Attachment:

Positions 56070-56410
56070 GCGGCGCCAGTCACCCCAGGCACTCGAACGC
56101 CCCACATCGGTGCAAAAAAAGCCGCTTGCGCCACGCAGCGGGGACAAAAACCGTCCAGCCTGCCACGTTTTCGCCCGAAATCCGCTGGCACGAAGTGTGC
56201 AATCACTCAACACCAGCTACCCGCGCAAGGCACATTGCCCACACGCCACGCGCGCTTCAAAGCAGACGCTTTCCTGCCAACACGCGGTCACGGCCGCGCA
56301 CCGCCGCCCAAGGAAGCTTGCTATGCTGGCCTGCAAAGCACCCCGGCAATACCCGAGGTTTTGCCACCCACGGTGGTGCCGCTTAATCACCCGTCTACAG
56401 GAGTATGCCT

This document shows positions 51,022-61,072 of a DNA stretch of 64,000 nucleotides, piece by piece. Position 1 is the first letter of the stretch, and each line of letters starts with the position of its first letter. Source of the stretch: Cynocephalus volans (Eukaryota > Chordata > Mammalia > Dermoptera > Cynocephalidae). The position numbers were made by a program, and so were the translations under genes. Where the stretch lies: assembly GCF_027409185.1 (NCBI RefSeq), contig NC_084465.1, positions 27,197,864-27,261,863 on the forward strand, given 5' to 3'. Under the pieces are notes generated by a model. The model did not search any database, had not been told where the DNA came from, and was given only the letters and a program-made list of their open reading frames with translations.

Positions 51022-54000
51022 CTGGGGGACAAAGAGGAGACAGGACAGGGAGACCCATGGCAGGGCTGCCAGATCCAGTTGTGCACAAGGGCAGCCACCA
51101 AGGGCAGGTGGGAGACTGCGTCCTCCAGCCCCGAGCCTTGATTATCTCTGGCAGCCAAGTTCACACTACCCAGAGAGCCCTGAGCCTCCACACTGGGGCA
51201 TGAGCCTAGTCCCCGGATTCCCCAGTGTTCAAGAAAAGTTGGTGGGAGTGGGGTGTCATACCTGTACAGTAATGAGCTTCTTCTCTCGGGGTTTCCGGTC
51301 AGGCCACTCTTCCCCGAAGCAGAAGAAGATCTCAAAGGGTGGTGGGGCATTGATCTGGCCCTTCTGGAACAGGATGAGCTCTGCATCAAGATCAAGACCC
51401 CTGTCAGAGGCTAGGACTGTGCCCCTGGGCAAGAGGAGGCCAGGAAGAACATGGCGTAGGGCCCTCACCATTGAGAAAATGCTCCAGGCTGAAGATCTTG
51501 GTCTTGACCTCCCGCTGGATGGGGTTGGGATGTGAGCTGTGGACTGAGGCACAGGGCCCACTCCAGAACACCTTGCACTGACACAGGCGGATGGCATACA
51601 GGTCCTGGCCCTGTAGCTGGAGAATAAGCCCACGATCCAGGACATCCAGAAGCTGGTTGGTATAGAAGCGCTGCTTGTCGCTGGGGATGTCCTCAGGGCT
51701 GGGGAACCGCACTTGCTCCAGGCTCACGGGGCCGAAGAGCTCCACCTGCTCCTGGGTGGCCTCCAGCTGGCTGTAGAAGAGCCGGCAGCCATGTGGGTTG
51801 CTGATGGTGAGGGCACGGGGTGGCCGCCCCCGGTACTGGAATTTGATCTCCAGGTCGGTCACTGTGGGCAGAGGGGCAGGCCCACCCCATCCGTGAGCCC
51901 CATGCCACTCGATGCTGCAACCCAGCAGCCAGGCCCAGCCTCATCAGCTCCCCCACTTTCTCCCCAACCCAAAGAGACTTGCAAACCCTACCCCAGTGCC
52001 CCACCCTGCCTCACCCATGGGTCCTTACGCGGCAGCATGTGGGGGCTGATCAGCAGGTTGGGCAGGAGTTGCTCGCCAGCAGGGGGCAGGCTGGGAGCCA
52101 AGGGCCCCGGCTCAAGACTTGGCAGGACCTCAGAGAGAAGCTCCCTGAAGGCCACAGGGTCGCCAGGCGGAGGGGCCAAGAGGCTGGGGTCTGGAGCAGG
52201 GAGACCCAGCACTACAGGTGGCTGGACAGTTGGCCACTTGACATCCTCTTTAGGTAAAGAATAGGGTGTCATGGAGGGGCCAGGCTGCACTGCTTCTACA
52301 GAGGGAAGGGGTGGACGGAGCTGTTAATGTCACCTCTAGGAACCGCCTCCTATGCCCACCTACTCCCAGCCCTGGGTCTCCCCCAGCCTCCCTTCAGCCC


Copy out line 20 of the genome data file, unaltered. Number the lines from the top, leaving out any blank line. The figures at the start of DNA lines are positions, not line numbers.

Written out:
52101 AGGGCCCCGGCTCAAGACTTGGCAGGACCTCAGAGAGAAGCTCCCTGAAGGCCACAGGGTCGCCAGGCGGAGGGGCCAAGAGGCTGGGGTCTGGAGCAGG